Harvard Medical Exchange Student Examines Maori Identity
Friday, 25 July 2008
A Harvard University medical student spent time in New Zealand recently to study ways in which links might be identified between Mäori cultural identity and better mental health.
(via Massey University) Stephen Pomedli, who spent time at Massey University's academy for Mäori research and scholarship, Te Mata o Te Tau, last year as part of an exchange programme, had an article called Cultural identity and mental health published last month.
He says the exchange programme, funded by Harvard Medical School,was a valuable opportunity to learn, compare, and contrast the experiences of different cultures and consider the similarities as well as differences between indigenous peoples.
“Te reo Mäori, for example, is unique to, and distinct within the Mäori world, and thus may be especially useful in evaluating certain aspects of cultural identity,” Mr Pomedli says.
“In terms of the Mäori language, I proposed that it may be interesting to quantify language ability in te reo Mäori and see how this correlates with subjective experience in terms of individual satisfaction with one's participation with the Mäori cultural world, ultimately to see if this putative correlation impacts mental health indicators.
“One of the most interesting things that I learned from my time at Massey relates to the dynamism of the Mäori culture, and the way in which Mäori culture has adapted and continues to adapt to the multitude of forces from without and within. It was fascinating to hear about, read about, and consider how these forces have shaped the culture in the past, and how Mäori continue to reassert their core values in new ways within the 21st century context, and still retain tangible ties to the values of the ancestral culture.”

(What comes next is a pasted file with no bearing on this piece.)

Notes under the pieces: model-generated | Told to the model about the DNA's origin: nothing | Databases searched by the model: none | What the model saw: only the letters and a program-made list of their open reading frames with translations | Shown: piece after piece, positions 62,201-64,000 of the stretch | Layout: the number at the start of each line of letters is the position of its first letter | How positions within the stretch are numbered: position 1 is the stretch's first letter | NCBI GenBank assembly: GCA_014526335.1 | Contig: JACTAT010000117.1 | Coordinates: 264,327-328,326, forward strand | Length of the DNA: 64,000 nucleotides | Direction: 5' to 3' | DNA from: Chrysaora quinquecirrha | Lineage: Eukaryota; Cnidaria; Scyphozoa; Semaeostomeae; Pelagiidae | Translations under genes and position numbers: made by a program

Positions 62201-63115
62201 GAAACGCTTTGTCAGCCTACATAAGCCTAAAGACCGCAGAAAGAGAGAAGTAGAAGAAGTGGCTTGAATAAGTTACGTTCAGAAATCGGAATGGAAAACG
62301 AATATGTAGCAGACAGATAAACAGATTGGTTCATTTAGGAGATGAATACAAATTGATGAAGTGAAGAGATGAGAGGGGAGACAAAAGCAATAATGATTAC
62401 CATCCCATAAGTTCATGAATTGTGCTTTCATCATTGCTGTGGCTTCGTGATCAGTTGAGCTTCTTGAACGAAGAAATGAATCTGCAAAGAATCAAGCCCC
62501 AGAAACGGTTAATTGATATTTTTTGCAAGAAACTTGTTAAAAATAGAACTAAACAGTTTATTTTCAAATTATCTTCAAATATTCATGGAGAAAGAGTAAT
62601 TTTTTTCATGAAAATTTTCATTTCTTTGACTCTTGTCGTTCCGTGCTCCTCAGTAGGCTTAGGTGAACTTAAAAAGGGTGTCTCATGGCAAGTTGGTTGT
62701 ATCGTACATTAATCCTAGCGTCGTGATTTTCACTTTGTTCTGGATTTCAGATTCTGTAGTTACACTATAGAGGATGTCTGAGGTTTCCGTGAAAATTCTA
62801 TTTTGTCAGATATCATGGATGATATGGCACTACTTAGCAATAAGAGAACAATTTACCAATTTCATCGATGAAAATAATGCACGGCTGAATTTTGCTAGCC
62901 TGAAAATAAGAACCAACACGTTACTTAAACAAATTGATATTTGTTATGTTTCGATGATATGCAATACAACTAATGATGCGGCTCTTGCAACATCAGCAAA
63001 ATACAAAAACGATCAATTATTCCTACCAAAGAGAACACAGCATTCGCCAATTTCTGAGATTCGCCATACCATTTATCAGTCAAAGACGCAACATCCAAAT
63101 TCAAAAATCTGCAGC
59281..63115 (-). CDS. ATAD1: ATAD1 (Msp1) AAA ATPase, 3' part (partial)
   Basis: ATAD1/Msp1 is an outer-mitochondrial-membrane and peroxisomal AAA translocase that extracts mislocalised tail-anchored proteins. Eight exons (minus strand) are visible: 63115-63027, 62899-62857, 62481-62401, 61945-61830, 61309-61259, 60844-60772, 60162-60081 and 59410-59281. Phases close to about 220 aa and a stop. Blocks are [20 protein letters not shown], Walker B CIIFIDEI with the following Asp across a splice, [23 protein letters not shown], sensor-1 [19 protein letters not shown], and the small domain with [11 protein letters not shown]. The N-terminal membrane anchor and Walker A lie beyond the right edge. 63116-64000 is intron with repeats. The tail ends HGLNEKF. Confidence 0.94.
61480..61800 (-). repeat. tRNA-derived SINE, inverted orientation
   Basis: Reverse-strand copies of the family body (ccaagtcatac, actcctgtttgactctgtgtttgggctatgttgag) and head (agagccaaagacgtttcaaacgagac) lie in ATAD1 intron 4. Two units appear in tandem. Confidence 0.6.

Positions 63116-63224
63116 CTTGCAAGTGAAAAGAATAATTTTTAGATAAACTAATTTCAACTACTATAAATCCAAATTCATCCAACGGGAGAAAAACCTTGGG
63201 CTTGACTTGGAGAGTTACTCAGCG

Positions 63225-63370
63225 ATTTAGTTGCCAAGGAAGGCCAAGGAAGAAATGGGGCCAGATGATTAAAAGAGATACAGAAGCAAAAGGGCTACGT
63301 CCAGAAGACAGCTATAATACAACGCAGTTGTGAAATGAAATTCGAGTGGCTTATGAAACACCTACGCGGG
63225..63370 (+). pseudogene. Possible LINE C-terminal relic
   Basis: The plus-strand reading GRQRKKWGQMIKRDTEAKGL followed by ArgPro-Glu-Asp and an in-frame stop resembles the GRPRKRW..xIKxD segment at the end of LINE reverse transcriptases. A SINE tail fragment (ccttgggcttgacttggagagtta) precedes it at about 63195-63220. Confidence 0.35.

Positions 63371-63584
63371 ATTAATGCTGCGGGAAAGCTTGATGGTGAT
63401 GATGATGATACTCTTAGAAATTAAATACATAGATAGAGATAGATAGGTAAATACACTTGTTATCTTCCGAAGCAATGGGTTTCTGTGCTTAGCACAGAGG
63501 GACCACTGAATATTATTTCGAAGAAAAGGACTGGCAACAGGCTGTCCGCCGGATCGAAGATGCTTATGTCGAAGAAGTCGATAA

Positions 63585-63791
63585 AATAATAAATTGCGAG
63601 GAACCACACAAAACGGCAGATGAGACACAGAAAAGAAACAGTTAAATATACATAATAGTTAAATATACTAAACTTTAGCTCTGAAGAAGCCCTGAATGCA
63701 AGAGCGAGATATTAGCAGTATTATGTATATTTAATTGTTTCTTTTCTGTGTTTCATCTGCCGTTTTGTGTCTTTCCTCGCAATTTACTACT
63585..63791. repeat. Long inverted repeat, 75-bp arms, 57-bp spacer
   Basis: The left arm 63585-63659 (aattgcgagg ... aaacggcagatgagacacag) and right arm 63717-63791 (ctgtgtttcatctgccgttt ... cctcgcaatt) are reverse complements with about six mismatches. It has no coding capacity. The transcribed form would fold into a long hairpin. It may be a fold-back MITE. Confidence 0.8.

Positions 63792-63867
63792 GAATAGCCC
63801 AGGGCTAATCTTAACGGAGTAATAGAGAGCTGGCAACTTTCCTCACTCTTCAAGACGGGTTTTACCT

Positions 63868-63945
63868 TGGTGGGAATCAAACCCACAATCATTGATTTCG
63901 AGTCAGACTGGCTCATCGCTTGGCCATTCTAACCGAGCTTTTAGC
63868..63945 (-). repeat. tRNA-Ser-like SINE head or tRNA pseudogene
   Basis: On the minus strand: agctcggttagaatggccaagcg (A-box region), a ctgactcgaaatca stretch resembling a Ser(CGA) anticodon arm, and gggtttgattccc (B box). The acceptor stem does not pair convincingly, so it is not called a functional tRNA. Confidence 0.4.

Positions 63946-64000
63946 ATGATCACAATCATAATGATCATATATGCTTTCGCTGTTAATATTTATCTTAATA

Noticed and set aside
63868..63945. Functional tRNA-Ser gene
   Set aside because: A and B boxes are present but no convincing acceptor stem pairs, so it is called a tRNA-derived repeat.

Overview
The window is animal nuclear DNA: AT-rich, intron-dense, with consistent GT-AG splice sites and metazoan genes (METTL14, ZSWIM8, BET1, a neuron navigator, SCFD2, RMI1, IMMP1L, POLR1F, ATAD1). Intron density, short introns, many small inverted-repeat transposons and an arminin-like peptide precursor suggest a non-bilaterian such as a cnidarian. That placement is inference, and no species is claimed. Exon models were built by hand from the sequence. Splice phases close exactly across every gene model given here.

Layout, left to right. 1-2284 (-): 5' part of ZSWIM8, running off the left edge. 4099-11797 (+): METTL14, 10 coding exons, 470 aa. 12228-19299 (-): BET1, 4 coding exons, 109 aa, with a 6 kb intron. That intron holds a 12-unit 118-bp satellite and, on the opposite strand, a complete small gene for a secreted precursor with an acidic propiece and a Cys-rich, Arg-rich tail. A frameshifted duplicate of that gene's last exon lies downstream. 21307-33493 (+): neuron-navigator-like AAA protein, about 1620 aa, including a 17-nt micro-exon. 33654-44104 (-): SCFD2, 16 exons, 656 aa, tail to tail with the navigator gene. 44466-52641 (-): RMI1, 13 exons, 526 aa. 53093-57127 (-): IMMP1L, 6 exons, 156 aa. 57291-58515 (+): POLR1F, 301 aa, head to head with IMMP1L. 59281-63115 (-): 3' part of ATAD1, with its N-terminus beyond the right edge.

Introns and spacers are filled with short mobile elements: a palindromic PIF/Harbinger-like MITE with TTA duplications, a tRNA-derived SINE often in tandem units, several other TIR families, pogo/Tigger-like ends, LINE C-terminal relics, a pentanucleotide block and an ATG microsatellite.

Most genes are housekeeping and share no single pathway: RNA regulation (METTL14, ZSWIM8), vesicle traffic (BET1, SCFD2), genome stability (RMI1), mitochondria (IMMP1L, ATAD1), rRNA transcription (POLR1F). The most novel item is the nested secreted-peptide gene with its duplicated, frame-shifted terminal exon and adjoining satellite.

Mr Pomedli is 24 years old and is in his second to last year of medical school at Harvard in Boston, Massachusetts. He is currently completing a psychiatry clerkship at Mclean Hospital in Belmont, Massachusetts.
Te Mata o Te Tau Director, Dr. Te Kani says he was impressed with the depth of Mr Pomedli's analysis of cultural identity and how this could be measured.
“While his paper stopped short of establishing a link between culture and positive mental health he did raise a number of important points for consideration and highlighted the complexities involved with measuring identity in a contemporary context.” Says Dr. Te Kani.